Hispanic and Latino refer to people from or have ancestry in Spanish-speaking countries. The gender-neutral term Latinx has also been growing in use. Hispanics can be of any race or origin, but the majority are Mexican, Puerto Rican and Cuban. Many immigrants from Brazil, Equatorial Guinea and other Spanish-speaking countries outside the Americas do not consider themselves Hispanic.
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Traditionally, Hispanic has been considered a race-neutral category. It groups people based on the language they or their ancestors speak, and it is related to, but not the same as, ethnicity, which groups people based on their culture. People who use the word Hispanic can range from people who are primarily Mexican to those who are largely Puerto Rican and everything in between. There has been a movement lately toward Latino as the preferred term for people with Hispanic heritage.
The Latino Movement is largely driven by a desire to avoid the negative connotations associated with Hispanic and move away from a racialized identification system. For example, Hispanics carry the sense of being a maid or an agricultural laborer, while Latinos are more positive and uplifting.
It is important to consider whether your chosen term will impact your audience. For instance, Hispanics may be the best choice if you are working with a predominantly Hispanic group. However, if you aim to reach a diverse audience, Latino may be a more suitable term. It is especially true if you are working with an audience whose members identify as Hispanic and non-Hispanic. It is also important to remember that the U.S.
Census and government surveys ask people to self-identify as either Hispanic or Latino.
Hispanic people have ancestral roots in any Spanish-speaking countries, are located in Latin America (including Mexico, Puerto Rico, Cuba and other Caribbean islands), or Spain. It is also possible for a Hispanic to be of mixed race, including White, Black, Native American or Asian. In the United States, many Hispanics use both terms to describe themselves. Often, it is simply a matter of preference. When surveyed by Pew Research Center, more than half of Hispanics and Latinos say they prefer to be identified as Hispanic rather than Latino.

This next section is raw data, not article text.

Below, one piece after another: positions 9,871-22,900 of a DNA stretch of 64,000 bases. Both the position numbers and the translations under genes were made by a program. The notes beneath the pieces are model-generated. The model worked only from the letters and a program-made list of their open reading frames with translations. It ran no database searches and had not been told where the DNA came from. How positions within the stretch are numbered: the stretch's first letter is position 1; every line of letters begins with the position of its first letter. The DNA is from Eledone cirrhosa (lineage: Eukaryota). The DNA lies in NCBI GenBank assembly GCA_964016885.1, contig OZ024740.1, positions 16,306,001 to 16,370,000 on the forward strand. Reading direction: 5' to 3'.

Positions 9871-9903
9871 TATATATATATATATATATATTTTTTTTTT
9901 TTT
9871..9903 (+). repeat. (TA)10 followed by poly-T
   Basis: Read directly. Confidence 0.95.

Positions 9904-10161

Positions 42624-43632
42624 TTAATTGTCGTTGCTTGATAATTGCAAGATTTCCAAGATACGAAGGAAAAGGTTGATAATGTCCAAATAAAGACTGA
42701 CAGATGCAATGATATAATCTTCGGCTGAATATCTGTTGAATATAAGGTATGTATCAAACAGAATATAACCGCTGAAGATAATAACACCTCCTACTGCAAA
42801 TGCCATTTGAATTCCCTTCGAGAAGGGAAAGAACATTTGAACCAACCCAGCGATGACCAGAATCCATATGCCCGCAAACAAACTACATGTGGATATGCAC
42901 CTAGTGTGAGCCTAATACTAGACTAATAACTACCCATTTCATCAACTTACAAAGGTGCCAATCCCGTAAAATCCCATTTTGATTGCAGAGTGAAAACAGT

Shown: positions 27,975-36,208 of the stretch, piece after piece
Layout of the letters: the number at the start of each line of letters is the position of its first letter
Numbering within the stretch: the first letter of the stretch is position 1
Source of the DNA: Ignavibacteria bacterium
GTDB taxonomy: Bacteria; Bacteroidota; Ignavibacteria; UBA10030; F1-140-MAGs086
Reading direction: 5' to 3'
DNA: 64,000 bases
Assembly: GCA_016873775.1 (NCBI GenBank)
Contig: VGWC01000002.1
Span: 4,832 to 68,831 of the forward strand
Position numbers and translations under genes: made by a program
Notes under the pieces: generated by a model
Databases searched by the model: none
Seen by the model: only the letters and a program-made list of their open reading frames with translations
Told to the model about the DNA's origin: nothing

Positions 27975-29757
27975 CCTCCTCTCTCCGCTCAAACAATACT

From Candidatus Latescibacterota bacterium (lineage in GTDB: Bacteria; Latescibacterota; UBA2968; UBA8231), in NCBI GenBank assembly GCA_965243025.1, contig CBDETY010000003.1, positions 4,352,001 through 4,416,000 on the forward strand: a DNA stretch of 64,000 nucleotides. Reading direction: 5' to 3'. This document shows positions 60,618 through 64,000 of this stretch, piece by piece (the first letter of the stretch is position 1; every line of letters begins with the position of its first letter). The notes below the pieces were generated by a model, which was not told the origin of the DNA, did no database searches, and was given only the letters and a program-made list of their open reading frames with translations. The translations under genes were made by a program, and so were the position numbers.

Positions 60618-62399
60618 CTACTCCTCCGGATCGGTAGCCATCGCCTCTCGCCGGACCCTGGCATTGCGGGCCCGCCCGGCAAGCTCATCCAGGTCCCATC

The word Hispanic was chosen by a diverse group of federal employees charged with selecting a term for the 1980 U.S. Census to distinguish people with Mexican and other Spanish-speaking heritage from those defined as white, black or American Indian. The group settled on Hispanic as a more inclusive alternative to the antiquated racial categories. Since then, the phrase has become widely used. The decision to choose Hispanic was made because the word encompasses more than just a specific race and refers to an entire geographic region.
— Latin America and the Caribbean. Despite this, some scholars have avoided the term Hispanic because it carries a history of colonialism, slavery and genocide.
The term Hispanic was created by a group of activists in the 1970s to develop a federally defined heritage category encompassing the growing populations of Mexican, Puerto Rican and Cuban Americans. They sought a word closer to the definition of ethnicity than race. As such, it’s more inclusive than a single race.
But the use of Hispanic proved problematic because it excluded people from South America, where the primary language is Portuguese (and not Spanish). And it also excludes people who were in contact with the Spanish Empire but didn’t speak Spanish, such as those who spoke the indigenous languages or fought for independence from Spain in the Caribbean and South America.
While the terms Latino and Latina and the gender-neutral Latinx have emerged as alternatives, these are viewed by many as less preferred options because they don’t have the same cultural associations as Hispanics. And they still don’t provide a clear geographical distinction because a person from Brazil who speaks Portuguese may consider themselves Latino rather than Hispanic. When in doubt, ask the person how they prefer to be referred. And when in doubt, it’s always best to choose a descriptor that honors the individual’s heritage and culture. Then, it’s important to continue using that descriptor in everyday life.
In the United States, Hispanic and Latino are commonly used terms that refer to a broad category of people. These people share a common heritage, language and culture that spans Mexico, Puerto Rico, Cuba, Colombia, El Salvador, Argentina, the Dominican
Republic and other parts of Central and South America. However, there is some debate about whether the term should include people from Spanish-speaking countries outside of those regions, like Brazil and Spain. Hispanic and Latino terms appear on government records and official documents, such as birth certificates and school registration forms. The words have been around for a long time but were only sometimes used similarly. In the 1970s, activists pushed for Hispanic and other ethnic categories to be included on census forms. The 1980 census was the first to ask respondents to identify as Hispanic or Latino in addition to their race.
Many people use both terms, depending on their preferences and the context in which they are used. The word Latino is sometimes preferred in more urban areas and on the coasts, while Hispanic is more commonly used in the southern United States, including Florida and Texas. The term Hispanic is also used to describe people who are multiracial, with a mix of white and non-white ancestry. Another emerging term is Latinx, which has a gender-neutral meaning and is often used as an alternative to Hispanics and Latinos to support people in the LGBTQIA community.